Shortly before Christmas the whispering got too loud and I started on Resettlement in a Gaudy Hamlet.  The first houses are still inhabited, but soon there is no one to mow the lawns, or rake the leaves, or clear the rocks off the road.  The houses are shocked and surprised.  Why is it quiet?  Where are the lives that once filled them?  Why is there no one to close the doors?  To fix the shingles?  To paint their greying clapboard?  It is sad, as glass breaks and timbers rot.  But it is not ugly, nor without hope.  The trees that were once cut for firewood grow up.  The flowers, wild and gone wild colour the fields.

resettlement These are hidden places, and I have come upon them myself over the years.  Coves where the only indications that someone once lived there, are the square mounds of rocks that were the foundation of homes.  Where the furrows on the hill denote a garden that once held drills of potato and carrot.

“This is the land of dreamings, a land of wide horizons and secret places.  The first people, our ancestors, created this country in the culture that binds us to it.”

~Hetti Perkins

Portability

If I’m going somewhere that I might paint, I don’t want to spend hours packing gear, so I spend more time than I should collecting painting travel packs.  That does not presuppose that I am actually “painting mobile.”  I just have this need to be prepared.  And acrylics do not really make for easy travel sketching.  (I am secretly envious of watercolour artists and that is the one thing that may make me overcome my fear of watercolours.)  Acrylics are more of a plonk and paint situation.

We have a summer place, and I have painted there for many years.  I started doing the doors, because I didn’t want to have plain white or off-white doors.  The summer place is more of a place to play.  I keep my paints in a small suitcase, because we cannot leave them there in the winter.  The heat is turned off, and paints don’t take freezing well.  It is easy to carry about and then you only need your support and your source of water. The compact rolling table and stools were purchased from Canadian Tire many years ago.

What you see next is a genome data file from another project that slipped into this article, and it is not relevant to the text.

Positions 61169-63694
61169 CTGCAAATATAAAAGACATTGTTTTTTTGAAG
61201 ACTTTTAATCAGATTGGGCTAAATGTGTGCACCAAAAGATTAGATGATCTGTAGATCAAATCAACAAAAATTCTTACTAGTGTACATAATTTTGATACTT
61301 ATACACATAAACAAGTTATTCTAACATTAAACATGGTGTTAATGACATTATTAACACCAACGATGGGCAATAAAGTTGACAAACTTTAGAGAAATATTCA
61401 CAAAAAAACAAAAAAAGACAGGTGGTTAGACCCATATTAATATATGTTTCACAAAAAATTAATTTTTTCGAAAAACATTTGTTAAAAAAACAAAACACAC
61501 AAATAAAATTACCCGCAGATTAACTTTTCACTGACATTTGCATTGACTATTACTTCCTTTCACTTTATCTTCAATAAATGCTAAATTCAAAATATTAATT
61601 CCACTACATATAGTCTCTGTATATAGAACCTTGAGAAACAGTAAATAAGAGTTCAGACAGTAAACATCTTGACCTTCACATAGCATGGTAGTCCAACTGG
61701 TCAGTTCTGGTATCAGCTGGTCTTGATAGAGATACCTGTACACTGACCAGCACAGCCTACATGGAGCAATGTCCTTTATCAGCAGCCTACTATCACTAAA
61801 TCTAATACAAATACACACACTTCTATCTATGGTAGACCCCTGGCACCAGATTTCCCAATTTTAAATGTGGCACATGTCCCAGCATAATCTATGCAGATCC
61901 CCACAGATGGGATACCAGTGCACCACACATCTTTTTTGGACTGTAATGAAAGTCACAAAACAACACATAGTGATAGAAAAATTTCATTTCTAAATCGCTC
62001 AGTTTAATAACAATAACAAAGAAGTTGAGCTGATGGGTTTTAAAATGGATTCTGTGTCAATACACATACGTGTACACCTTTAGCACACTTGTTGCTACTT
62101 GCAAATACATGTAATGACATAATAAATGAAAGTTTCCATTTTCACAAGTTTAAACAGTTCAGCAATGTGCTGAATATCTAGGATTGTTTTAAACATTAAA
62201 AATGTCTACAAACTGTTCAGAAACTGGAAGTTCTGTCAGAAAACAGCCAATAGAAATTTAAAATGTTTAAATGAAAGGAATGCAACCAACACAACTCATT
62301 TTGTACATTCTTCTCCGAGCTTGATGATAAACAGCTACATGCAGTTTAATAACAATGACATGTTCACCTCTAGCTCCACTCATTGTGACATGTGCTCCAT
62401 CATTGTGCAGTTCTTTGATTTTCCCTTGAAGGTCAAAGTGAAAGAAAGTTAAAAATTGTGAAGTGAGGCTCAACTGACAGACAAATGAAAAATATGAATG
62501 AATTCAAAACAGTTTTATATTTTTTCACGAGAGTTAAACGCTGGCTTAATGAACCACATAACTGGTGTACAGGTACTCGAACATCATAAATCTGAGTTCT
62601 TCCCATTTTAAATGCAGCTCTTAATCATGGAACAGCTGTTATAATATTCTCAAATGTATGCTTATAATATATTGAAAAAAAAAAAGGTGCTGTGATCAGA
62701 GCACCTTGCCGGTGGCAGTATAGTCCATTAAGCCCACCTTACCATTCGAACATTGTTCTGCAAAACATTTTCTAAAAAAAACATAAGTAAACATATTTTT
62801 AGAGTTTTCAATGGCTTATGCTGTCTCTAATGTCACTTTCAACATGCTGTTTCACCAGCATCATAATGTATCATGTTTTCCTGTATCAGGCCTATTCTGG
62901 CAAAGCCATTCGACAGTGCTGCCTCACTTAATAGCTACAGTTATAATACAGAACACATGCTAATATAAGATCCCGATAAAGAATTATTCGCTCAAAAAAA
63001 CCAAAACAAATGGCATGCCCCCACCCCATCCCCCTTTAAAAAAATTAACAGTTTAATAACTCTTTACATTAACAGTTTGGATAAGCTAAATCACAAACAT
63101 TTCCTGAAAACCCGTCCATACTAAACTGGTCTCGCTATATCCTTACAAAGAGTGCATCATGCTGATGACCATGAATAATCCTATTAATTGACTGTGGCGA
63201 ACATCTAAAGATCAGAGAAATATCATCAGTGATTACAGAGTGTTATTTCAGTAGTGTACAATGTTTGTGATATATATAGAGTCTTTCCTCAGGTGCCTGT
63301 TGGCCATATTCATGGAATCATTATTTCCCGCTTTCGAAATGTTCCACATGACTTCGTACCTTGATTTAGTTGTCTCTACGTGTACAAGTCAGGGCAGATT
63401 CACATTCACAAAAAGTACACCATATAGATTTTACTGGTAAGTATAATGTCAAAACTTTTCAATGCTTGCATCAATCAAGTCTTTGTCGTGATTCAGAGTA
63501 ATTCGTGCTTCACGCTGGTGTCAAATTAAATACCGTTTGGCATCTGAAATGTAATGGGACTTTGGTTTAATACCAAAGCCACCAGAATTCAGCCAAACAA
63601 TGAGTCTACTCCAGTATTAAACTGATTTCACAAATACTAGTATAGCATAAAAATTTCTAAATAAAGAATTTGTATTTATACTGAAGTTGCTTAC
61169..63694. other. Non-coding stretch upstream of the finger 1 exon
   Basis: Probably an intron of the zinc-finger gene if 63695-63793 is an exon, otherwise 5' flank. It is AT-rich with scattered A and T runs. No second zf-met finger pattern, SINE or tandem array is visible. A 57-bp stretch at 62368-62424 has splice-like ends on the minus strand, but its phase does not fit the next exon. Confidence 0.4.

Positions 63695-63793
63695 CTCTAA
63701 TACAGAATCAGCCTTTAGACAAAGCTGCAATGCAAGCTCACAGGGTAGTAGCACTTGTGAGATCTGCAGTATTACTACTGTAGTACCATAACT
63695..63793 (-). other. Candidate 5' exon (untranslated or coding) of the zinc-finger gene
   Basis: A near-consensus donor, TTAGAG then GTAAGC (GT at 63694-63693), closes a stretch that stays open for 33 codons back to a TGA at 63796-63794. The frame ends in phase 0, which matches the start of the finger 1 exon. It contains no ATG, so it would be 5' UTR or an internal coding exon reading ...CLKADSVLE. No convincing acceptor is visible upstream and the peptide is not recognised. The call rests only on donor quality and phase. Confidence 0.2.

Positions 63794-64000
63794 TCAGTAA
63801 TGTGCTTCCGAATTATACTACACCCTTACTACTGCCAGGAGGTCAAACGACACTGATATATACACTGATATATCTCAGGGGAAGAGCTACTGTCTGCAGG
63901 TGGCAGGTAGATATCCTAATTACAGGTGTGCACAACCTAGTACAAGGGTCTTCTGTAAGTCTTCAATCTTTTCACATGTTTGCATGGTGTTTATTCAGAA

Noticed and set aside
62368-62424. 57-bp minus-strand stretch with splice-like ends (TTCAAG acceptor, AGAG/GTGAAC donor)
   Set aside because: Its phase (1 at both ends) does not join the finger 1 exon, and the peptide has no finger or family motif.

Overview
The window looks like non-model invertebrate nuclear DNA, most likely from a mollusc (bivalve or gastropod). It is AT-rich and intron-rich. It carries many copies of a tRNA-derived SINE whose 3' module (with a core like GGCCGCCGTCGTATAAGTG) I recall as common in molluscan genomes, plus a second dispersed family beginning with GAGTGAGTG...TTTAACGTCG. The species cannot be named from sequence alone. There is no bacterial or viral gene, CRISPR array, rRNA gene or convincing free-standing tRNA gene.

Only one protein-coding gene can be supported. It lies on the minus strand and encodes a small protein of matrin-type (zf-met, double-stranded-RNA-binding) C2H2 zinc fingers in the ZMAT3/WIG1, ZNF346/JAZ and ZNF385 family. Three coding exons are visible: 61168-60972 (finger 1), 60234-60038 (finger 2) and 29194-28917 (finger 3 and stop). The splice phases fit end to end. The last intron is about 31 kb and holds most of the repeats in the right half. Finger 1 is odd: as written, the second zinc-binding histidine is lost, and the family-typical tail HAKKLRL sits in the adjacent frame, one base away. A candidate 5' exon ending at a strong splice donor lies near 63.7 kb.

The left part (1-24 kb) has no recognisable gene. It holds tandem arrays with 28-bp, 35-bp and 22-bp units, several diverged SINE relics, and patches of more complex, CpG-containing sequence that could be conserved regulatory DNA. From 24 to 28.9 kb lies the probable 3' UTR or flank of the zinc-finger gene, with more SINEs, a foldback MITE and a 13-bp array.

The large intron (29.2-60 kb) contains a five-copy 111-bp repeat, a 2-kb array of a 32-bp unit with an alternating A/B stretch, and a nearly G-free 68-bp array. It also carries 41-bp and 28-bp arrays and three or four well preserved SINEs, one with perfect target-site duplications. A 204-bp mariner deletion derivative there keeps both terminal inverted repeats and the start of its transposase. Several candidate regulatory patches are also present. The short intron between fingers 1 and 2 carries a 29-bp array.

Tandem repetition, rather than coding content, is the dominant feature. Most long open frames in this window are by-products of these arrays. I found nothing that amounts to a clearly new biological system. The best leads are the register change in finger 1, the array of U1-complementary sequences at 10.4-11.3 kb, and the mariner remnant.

But when that kit is at the cabin, what to do when you are travelling from home?  There is no shortage of supplies at my place.  20160712_200452Of the two dark wood French easels, the larger is my daughter’s.  A gift from a previous employer who appreciated her creative and organizational skills.  She is away now, so it is included in my supplies, but I have always been hesitant to use it.  (Not really mine to dirty up.)

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My Daughter’s Easel

The smaller French easel (open below) is mine.  I found it on Kijiji for $25 and quite love it, although I haven’t used it much as I paint at my drafting table most often.20160718_093355

The shopping bag contains a paint box easel and wash caddy, towels and gear.20160718_092822

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It is what I would take when a friend invited me to come to her paint group.  I didn’t stay with them, but it was convenient so I’ve kept it together.  Sometimes I visit my neighbour and we paint together.  (The plastic chocolate box is my wet palette.)

Then there is the blue bag, 20160718_092452which I have put together most recently.
It contains the paints, wash can, cup and boards that I intend to use when I get my act together to Plein Air paint.  I can grab it and my French easel and I’m ready to go.

The organizer holds basic sets of Golden Open paints, Windsor and Newton Artisan water mixable oils, and some cheap watercolours.  All these are things I have been collecting for about a year and I want to try for Plein Air.  My last experience with “partial” Plein Air was impeded by the struggle with drying time.

But that is the subject for another post.

I would love to hear about your experience with being “mobile” with acrylics.

Römischer Weg